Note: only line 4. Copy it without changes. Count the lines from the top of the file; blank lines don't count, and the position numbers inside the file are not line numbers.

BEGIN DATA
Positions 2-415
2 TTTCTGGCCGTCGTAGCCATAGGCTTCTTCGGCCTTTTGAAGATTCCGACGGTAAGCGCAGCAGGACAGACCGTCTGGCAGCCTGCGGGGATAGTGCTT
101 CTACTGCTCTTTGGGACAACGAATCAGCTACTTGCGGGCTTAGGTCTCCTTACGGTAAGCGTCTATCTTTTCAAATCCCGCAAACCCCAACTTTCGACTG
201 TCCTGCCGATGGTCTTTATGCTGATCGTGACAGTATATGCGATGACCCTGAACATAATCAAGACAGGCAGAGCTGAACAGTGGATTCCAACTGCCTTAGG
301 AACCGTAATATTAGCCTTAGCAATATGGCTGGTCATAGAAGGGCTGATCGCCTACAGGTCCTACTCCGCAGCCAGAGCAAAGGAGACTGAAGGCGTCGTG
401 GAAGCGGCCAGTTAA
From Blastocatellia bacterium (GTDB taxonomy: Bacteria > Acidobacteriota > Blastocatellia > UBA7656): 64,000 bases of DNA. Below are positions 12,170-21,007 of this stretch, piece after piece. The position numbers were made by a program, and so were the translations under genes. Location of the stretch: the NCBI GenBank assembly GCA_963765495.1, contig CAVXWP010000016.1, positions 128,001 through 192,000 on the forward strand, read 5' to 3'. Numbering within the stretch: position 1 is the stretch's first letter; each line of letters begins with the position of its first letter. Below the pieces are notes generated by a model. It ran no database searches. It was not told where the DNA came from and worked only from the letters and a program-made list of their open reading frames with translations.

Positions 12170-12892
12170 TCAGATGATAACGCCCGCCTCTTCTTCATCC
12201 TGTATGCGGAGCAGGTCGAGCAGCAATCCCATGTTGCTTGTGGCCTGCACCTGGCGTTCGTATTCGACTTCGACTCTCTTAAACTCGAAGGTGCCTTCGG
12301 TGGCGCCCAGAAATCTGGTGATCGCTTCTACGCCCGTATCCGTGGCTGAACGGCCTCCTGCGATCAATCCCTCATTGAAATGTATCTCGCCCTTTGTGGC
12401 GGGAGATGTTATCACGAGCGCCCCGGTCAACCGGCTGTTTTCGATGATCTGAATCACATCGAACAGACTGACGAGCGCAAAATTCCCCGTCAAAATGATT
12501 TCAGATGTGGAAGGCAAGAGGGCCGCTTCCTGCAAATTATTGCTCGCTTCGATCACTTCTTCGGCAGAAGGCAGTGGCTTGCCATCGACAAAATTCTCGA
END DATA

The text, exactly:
201 TCCTGCCGATGGTCTTTATGCTGATCGTGACAGTATATGCGATGACCCTGAACATAATCAAGACAGGCAGAGCTGAACAGTGGATTCCAACTGCCTTAGG